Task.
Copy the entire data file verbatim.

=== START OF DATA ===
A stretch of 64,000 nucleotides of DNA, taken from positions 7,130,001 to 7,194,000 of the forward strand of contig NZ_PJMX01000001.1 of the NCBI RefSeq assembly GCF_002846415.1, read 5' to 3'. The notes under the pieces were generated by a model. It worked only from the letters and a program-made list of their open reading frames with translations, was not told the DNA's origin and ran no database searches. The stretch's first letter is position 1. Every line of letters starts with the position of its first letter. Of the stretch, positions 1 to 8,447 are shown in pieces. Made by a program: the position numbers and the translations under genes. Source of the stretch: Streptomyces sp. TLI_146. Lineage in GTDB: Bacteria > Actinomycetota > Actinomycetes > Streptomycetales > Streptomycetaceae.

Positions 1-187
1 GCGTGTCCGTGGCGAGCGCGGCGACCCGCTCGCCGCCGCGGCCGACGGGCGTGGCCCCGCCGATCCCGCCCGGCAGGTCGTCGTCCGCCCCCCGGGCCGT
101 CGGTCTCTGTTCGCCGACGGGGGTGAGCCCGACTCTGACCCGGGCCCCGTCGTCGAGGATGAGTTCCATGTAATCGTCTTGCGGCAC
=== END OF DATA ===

A stretch of 64,000 nucleotides of DNA, taken from positions 7,130,001 to 7,194,000 of the forward strand of contig NZ_PJMX01000001.1 of the NCBI RefSeq assembly GCF_002846415.1, read 5' to 3'. The notes under the pieces were generated by a model. It worked only from the letters and a program-made list of their open reading frames with translations, was not told the DNA's origin and ran no database searches. The stretch's first letter is position 1. Every line of letters starts with the position of its first letter. Of the stretch, positions 1 to 8,447 are shown in pieces. Made by a program: the position numbers and the translations under genes. Source of the stretch: Streptomyces sp. TLI_146. Lineage in GTDB: Bacteria > Actinomycetota > Actinomycetes > Streptomycetales > Streptomycetaceae.

Positions 1-187
1 GCGTGTCCGTGGCGAGCGCGGCGACCCGCTCGCCGCCGCGGCCGACGGGCGTGGCCCCGCCGATCCCGCCCGGCAGGTCGTCGTCCGCCCCCCGGGCCGT
101 CGGTCTCTGTTCGCCGACGGGGGTGAGCCCGACTCTGACCCGGGCCCCGTCGTCGAGGATGAGTTCCATGTAATCGTCTTGCGGCAC